For many reasons, people believe that people should be cautioned due to the way Journalists and Public Relations Professionals are using social media. Both Nicholas D. Kristof in his New York Times article, “The Daily Me” and “Beyond Gringas: Tech Innovation Alone Will Not Democratize Media” by PBS’ Seth Ashley both take concerning views in the spread of news through social media.
Kristof’s main reason for concern about the social media takeover is ‘The Daily Me‘ itself.
Kristof basically focuses this article about people and their sin of selfishness being a major downfall. When we use the internet, we would never think to read something that doesn’t interest us or read something by someone who’s opinion we disagree with. I believe Kristof’s main point here is that our ability to pick and choose our news is slowly separating us from one another as humans.
This is a very interesting outlook. I agree with what Kristof is saying because the ‘proof is in the pudding.’ If we don’t figure out how to change our habits, our nations will result in, as Kristof puts it – “polarization and intolerance.”
Ashley poses a similar position in his article but focuses more on people being controlled by social media’s ‘digital giants.’ There is however a silver lining in how we can change for the betterment of our future.
We as consumers to everyday material on the internet have become primary targets for top companies. When we like what a certain company is doing, we are hooked. We are being controlled. Us humans are the ones who tangled this web, so we have to untangle it as well by not giving in so easily. This is not as easy as it may sound.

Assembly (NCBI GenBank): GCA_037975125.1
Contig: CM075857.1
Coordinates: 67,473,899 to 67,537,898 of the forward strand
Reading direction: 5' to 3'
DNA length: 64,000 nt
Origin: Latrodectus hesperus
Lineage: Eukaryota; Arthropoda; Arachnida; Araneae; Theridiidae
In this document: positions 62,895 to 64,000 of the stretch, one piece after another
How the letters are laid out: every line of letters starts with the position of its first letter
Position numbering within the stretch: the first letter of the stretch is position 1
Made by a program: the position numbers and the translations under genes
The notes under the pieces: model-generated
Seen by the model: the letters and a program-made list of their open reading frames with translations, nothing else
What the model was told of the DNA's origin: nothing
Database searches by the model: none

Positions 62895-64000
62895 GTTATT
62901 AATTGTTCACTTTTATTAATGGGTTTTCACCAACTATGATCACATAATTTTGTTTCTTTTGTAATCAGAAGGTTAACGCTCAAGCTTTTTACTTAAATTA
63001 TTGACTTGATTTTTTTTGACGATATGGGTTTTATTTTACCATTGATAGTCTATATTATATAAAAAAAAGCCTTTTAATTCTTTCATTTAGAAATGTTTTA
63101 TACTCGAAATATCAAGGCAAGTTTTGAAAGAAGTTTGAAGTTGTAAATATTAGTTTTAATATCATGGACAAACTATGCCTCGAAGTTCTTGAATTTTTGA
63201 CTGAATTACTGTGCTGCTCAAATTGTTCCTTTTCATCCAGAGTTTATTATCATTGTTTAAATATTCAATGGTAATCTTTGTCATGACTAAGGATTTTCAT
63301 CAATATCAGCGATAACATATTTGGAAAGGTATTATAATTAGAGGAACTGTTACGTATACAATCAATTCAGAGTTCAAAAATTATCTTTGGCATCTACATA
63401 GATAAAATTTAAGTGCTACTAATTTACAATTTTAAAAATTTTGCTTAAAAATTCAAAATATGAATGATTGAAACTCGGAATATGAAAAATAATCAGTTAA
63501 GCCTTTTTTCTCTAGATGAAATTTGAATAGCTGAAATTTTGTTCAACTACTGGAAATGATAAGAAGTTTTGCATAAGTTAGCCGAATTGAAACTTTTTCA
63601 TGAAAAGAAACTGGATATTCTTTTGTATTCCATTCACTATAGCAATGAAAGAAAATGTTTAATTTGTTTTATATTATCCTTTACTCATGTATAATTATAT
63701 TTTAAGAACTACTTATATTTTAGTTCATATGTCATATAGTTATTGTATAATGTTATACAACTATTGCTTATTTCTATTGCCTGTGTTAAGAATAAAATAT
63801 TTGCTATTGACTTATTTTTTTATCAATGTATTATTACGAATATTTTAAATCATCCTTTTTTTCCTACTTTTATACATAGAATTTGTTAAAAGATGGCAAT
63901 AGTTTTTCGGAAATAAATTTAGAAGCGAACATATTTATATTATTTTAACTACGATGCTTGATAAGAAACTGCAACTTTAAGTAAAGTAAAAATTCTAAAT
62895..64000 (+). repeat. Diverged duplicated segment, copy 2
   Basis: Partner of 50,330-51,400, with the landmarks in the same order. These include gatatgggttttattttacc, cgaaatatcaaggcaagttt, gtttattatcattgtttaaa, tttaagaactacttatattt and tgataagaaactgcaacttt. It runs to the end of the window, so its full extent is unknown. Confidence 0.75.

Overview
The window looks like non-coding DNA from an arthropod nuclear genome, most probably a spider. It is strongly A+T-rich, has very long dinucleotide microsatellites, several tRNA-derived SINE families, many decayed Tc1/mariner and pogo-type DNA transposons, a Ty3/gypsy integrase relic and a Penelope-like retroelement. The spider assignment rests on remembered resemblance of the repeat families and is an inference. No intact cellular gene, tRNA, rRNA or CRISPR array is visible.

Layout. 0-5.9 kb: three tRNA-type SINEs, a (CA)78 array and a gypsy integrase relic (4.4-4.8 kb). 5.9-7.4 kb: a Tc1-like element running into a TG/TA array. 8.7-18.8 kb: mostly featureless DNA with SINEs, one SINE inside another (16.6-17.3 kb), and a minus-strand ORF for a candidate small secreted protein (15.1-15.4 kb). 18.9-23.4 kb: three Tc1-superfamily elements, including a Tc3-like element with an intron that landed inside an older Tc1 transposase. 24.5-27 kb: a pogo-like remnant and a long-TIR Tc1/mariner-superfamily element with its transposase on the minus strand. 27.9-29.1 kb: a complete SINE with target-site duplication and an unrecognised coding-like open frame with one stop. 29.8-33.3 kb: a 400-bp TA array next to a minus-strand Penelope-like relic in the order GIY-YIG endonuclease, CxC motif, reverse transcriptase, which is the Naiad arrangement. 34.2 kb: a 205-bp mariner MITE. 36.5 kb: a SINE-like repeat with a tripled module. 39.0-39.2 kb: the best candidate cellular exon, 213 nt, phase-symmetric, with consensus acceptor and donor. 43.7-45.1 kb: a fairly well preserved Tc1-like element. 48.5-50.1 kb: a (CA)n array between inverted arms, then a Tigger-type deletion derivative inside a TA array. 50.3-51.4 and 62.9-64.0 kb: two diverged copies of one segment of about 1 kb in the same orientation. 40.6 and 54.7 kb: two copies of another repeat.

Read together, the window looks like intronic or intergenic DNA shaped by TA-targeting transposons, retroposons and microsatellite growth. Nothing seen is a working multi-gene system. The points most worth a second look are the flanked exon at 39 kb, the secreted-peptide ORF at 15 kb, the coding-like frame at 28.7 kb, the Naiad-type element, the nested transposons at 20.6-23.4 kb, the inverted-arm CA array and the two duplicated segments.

If schools and other institutions can start to follow these tips, there is a good chance the untangling can begin sooner than later.
On the other side of the spectrum, some writers have an exciting outlook on Journalists and PR pros ability to use social media.
In The Economists’ “The People Formerly Known as the Audience,” the author is pushing for positivism through things like Twitter.
The ability to use Twitter as a source of news relates back to the first two articles in a negative way. Although we can see what is going on instantly, this news could be false. It is just as easy to believe something that is verified as it is to believe something that is not. We must be careful what we read and spread.
In Briggs’ introduction chapter of “Journalism Next,” he goes into the evolution of journalism through the evolving internet.
As I was reading this, my opinion on the future of journalism changed. I only associated journalism with the old fashion way, it is so much more now that we have organizations like ‘Huffington Post.’ We must be able to change with the times and journalism will always be in need more, it just depends on journalist’s willingness to go get it.
Finally folks, Scott’s first chapter ‘The New Rules of Marketing & PR’ lets aspiring professionals know that times have changed and we can do it our way.
I love this ‘you can do it’ positive approach. The profession of marketing or PR can be our oyster – they are broad, just like our knowledge. Don’t listen to the old rules, create your own path by marketing your way.